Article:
[Marxism] Regional differences in the United States
Jose G. Perez
jg_perez at bellsouth.net
Tue Apr 27 22:12:03 MDT 2004
This was provoked by Richard Fidler's mention of differences between the
North and South in the United States, but doesn't really have anything
to do with the ones he was referring to. His comments did prompt me to
write this note.
I think regional differences in the United States constitute one of the
most interesting and provocative issues for revolutionaries to think
about, the way the development of capitalism is creating (and in reality
re-creating) an expression of the Global South within the U.S. South
(and South West).
There are two 2000 census publications -- on Blacks and Hispanics --
which are worth looking at. They include detailed color-coded
county-by-county maps of which counties have the largest proportions of
Blacks and Latinos. If you were to put the two maps together, you would
get a fairly continuous Black/Brown belt from Virginia to Southern
California, and if you add Asians, it then runs up the Pacific Coast all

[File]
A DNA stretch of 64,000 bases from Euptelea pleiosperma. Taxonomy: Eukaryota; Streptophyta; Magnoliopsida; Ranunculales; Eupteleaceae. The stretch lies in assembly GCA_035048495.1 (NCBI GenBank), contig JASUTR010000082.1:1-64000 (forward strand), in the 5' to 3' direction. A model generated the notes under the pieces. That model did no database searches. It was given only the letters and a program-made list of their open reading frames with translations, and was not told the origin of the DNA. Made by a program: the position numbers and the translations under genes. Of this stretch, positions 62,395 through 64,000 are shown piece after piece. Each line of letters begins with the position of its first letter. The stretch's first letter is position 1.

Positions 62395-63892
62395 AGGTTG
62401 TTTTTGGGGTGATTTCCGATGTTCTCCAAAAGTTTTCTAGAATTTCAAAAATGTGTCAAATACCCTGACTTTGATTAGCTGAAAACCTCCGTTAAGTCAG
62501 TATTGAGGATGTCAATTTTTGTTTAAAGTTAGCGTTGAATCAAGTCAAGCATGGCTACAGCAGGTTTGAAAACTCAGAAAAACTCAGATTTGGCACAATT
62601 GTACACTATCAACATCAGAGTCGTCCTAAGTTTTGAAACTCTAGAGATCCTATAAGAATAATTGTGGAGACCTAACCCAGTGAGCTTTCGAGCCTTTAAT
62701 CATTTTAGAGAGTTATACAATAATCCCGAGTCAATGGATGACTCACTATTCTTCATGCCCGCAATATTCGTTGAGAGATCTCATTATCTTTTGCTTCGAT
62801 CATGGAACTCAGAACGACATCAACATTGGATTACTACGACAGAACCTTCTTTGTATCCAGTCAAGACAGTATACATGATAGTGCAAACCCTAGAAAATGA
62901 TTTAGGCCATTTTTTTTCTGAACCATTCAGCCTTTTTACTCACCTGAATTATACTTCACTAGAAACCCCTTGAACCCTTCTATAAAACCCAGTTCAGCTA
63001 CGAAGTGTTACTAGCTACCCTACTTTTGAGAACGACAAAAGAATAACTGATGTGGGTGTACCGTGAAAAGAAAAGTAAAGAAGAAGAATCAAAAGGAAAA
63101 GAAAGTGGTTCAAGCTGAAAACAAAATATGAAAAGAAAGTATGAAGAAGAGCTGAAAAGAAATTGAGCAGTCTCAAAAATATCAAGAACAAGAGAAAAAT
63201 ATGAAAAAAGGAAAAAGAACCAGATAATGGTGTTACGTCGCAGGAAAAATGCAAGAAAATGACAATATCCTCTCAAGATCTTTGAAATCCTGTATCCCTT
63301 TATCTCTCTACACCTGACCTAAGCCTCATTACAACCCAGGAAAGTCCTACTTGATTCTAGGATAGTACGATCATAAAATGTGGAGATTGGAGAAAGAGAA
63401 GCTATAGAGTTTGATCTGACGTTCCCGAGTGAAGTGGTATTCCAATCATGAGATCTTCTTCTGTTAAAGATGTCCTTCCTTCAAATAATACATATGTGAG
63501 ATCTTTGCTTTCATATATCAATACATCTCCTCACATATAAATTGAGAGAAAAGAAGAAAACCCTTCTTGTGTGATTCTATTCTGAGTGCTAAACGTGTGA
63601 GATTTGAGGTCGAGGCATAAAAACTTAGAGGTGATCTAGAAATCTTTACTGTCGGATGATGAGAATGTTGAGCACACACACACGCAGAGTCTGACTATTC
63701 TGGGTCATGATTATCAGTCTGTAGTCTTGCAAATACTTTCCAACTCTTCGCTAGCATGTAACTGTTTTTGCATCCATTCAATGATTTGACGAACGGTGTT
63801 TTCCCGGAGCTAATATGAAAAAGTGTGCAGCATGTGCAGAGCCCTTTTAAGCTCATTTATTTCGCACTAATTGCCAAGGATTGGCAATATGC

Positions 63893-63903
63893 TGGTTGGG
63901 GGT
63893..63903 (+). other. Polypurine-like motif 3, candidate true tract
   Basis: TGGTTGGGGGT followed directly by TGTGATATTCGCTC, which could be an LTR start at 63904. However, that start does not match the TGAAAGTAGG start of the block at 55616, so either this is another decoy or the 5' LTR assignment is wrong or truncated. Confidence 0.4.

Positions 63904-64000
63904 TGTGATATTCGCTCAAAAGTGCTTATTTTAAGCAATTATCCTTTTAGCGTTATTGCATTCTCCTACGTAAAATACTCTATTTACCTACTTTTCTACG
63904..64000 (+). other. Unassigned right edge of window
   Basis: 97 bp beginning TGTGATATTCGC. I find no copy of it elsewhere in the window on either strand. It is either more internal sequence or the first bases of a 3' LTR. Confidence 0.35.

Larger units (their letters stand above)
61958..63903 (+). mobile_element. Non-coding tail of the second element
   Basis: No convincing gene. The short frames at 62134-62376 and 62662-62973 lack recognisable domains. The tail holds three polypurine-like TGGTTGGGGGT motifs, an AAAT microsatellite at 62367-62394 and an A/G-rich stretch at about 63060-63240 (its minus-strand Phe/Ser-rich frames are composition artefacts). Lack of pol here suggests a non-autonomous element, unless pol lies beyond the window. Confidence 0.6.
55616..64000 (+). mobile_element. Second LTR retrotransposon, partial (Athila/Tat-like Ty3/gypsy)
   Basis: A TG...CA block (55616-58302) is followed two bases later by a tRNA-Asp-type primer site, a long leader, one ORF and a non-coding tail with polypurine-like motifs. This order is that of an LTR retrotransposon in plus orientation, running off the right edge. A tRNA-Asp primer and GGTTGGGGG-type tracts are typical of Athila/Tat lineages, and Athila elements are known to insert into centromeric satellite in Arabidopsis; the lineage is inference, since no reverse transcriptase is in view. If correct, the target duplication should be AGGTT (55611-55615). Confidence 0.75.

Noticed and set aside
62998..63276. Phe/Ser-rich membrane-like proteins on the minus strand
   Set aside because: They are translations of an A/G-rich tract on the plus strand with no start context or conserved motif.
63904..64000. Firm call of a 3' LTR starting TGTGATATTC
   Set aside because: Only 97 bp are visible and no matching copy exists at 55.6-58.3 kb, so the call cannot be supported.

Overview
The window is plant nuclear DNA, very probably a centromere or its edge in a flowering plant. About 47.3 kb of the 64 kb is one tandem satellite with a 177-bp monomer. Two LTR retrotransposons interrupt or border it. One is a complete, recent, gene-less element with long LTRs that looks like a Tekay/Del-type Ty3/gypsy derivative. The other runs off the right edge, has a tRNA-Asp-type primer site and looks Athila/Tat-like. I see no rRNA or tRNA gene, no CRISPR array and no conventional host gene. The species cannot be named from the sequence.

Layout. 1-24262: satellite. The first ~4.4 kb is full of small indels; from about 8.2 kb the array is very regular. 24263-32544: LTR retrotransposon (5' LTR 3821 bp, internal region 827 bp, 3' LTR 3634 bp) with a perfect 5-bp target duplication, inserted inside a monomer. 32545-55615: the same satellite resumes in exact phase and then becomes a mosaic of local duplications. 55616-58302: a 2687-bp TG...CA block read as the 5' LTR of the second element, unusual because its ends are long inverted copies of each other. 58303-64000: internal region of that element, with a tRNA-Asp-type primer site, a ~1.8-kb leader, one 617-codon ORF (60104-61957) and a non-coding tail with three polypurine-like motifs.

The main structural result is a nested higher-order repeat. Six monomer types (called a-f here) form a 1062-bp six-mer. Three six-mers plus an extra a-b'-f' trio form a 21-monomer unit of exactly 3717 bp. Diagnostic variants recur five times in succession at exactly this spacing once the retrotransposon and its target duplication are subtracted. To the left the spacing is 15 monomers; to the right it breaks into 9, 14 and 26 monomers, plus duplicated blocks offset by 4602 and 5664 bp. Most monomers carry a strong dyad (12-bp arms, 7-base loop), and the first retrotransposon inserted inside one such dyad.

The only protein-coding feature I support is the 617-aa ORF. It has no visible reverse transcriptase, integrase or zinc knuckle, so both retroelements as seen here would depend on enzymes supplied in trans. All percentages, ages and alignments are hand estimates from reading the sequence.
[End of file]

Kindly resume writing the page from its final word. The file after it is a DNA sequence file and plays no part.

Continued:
the way to Canada.
You can get to the PDF files by Googling "Census 2000 Brief" and the
relevant group (Blacks, Hispanics, Asians, Indians, Foreign Born, and,
yes, even white).
I raise this because people are used to thinking of the national
question in the United States as a question of oppressed, dispersed
peoples (Blacks, Latinos and so on). This was never quite completely
true, but it is becoming less and less true.
Blacks are re-concentrating in the "historic" or "traditional" South
(seven of the ten counties with fastest-growing Black populations from
1990-2000 are in the Atlanta metro area), and the Latino population is
growing explosively due to immigration, mostly to already established
Latino areas, but also some to "new" areas, again mostly in the South.
The more this goes on, the more you also have to think in terms of
internal colonies and nations-in-formation, and not just nationally
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